In my wanderings on a rainy day last week I encountered an area along a creek in a very narrow canyon where the rocks and cliffs were simply covered with moss and lichens. I personally know very little about most lichens, but thought someone might be interested in seeing them and so I am posting the following photos with no narrative except a possible identification of two of the lichen species.
And a member of the Saxifrage family that I have seen before but just now identified.
Peak Saxifrage, Micranthes nidifica
Soon after these photos were take it began to snow…. hard! Five hours later and after about five inches of heavy, wet snow it looked like this:
After taking the previous photo I headed back to the house, then instead of going in, decided to hike down near the river and perhaps get an interesting photo in the storm. On the way, about a quarter of a mile from the house I heard a loud crack and looked toward the sound just in time to see a large dead pine tree fall across the highway. I headed straight for it to stop and direct traffic and perhaps remove enough of the tree to permit traffic flow. There was too much tree on the road, but a pickup stopped and two men got out to help, leaving their truck with flashers on to block the lane that was completely blocked by the tree. I jogged back to the house for my chain saw while they directed traffic. When I returned it took just a few minutes for the three of us to cut enough of the tree to clear the roadway and get traffic moving again. I’m glad the tree didn’t wait until dark to fall!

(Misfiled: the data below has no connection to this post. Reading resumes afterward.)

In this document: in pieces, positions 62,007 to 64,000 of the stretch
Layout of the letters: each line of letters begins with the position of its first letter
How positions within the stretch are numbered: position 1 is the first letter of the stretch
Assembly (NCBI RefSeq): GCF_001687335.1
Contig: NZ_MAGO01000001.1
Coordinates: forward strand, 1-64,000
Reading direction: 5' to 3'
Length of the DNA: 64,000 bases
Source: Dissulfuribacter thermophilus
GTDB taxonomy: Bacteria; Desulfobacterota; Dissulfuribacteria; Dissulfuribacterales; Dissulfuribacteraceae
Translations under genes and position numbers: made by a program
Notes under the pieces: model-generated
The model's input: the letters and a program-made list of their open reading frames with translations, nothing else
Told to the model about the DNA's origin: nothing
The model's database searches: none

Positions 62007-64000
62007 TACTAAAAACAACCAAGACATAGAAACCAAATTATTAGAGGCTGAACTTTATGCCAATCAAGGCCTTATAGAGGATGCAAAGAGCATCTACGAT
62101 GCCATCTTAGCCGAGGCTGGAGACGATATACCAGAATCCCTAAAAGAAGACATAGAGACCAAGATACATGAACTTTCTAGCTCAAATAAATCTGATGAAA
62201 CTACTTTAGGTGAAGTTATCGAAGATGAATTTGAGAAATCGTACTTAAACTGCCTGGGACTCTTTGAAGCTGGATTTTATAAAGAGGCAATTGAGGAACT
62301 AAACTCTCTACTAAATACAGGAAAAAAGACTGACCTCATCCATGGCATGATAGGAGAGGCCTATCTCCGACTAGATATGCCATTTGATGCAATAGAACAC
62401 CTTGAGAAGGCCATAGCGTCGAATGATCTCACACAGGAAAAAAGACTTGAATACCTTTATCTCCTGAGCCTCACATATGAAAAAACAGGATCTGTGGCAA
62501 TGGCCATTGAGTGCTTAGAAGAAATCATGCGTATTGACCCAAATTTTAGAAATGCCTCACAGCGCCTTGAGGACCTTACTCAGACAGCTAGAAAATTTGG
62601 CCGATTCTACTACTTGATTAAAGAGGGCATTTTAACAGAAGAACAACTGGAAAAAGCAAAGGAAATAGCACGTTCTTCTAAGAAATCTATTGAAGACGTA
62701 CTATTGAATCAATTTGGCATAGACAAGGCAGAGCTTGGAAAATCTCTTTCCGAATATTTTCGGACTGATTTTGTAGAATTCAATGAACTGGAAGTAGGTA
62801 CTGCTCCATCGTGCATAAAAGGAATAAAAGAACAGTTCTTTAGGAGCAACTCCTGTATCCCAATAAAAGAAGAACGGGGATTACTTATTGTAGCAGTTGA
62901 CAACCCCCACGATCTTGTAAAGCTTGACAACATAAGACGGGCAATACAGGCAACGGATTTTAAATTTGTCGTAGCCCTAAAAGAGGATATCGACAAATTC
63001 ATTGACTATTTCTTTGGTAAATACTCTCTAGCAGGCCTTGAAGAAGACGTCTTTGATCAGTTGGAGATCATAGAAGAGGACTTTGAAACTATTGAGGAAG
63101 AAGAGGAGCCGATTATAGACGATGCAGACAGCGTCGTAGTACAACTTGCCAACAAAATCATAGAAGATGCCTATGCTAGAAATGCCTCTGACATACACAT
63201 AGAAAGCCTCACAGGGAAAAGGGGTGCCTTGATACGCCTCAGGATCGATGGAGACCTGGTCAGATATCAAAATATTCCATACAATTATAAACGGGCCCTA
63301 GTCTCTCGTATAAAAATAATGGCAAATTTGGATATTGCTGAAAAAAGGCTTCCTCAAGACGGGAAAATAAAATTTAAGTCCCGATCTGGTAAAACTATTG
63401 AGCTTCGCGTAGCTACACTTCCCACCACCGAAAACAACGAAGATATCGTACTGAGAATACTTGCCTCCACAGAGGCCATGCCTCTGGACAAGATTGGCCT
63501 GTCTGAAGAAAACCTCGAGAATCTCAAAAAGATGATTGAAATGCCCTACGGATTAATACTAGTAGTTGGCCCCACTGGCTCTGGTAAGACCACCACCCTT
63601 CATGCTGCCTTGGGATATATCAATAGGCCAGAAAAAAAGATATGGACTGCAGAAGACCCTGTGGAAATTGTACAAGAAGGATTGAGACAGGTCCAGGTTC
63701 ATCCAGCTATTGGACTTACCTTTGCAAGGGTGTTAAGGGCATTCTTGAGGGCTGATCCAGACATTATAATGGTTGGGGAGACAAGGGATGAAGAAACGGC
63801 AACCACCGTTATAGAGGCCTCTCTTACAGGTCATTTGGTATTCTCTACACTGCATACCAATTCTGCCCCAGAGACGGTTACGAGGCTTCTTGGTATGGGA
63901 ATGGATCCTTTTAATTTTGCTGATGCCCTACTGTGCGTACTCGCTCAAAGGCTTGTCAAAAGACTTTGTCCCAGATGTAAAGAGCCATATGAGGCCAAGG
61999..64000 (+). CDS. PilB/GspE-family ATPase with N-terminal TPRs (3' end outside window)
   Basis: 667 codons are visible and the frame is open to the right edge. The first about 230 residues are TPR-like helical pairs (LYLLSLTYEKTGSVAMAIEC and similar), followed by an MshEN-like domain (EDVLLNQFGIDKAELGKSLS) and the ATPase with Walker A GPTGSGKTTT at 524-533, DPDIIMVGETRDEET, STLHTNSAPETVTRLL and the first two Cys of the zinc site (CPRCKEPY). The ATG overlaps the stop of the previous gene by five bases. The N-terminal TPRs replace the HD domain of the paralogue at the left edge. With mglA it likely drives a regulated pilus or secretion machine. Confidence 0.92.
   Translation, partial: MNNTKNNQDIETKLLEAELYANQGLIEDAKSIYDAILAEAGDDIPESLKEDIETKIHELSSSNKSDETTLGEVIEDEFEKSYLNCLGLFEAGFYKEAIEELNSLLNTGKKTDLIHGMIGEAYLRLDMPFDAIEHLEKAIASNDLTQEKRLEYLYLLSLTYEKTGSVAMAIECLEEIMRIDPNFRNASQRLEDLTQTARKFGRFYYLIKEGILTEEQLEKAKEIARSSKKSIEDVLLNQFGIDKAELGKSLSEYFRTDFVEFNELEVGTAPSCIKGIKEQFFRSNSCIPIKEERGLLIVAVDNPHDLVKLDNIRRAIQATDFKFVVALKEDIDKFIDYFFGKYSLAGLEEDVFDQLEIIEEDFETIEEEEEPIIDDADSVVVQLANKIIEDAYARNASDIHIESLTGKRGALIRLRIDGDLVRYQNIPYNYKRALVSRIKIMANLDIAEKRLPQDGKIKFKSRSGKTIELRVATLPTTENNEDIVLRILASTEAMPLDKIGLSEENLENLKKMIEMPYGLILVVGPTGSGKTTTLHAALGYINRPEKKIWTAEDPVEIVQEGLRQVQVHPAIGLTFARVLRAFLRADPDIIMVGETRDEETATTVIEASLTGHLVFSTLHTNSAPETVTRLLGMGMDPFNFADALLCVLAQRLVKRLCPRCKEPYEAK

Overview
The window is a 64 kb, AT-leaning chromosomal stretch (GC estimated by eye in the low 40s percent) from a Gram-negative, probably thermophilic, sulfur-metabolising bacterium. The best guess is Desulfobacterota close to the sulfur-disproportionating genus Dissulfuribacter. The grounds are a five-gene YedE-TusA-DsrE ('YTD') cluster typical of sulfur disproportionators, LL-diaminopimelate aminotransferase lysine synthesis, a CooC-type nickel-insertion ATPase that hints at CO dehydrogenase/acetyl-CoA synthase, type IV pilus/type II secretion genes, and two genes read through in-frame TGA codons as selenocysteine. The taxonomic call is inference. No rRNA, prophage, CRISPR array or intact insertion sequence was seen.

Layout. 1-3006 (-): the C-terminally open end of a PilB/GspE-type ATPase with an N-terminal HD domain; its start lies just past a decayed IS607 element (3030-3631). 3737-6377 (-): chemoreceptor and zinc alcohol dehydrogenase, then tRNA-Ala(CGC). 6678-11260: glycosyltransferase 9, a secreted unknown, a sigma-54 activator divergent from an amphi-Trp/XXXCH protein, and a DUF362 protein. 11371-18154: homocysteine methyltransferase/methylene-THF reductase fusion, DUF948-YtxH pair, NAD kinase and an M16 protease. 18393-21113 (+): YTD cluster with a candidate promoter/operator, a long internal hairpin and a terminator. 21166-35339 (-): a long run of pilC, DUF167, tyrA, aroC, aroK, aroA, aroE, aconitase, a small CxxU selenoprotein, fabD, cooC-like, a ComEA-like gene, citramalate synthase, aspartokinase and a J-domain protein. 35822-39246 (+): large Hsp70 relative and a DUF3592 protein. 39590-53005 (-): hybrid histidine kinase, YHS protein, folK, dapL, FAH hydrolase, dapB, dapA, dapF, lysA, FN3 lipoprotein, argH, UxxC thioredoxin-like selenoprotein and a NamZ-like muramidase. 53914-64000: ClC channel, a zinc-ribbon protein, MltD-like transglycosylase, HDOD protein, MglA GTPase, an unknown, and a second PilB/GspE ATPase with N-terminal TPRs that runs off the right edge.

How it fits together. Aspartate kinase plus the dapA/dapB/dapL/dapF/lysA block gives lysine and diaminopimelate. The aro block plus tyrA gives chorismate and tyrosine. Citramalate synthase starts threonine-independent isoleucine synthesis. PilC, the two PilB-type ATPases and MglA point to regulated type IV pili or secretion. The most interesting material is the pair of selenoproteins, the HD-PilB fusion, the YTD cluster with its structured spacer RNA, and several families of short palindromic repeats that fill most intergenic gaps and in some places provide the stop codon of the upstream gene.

In today’s steady rain, a couple of miles up Buffalo Bill Creek, the only “sunshine” I saw was this brightly colored lichen. Its yellow color is derived from two poisonous substances, pinastric and vulpinic acids which occur only in lichens and are thought to deter grazing by insects and other invertebrates. Pretty, isn’t it!
On April 18th in 2008 I found a place along the Munson Creek trail where Trilliums abound and I’ve visited that place on April 18th every year since. Usually they are in full bloom but today, although they were plentiful, they have just begun their bloom and the flowers are quite small. At that elevation (3,400 feet) small patches of snow still remain on the ground. After photographing a few of the trilliums I hiked on up the trail to 4,100 feet where winter is still in full season and spring is still in the future.
Western White trillium, Pacific Trillium, Wake Robin, Birthroot, Trillium Ovatum
Yesterday in my wanderings I noticed an early blooming bluebell but I had left my camera at home. I thought it might be of interest to post a photo of the flower and another of the place where it is growing and so today The Pointer and I took our walk in that area again, this time with the camera, hoping to find the flower and we did; in the middle of a very nice (and very wet) spring snowstorm.
The bluebell and a whole lot of buttercups live in a sunny spot on this little open ridge just before it slopes down to the stream bottom to the left.
Small Bluebells, Long-flower Bluebells, Mertensia longiflora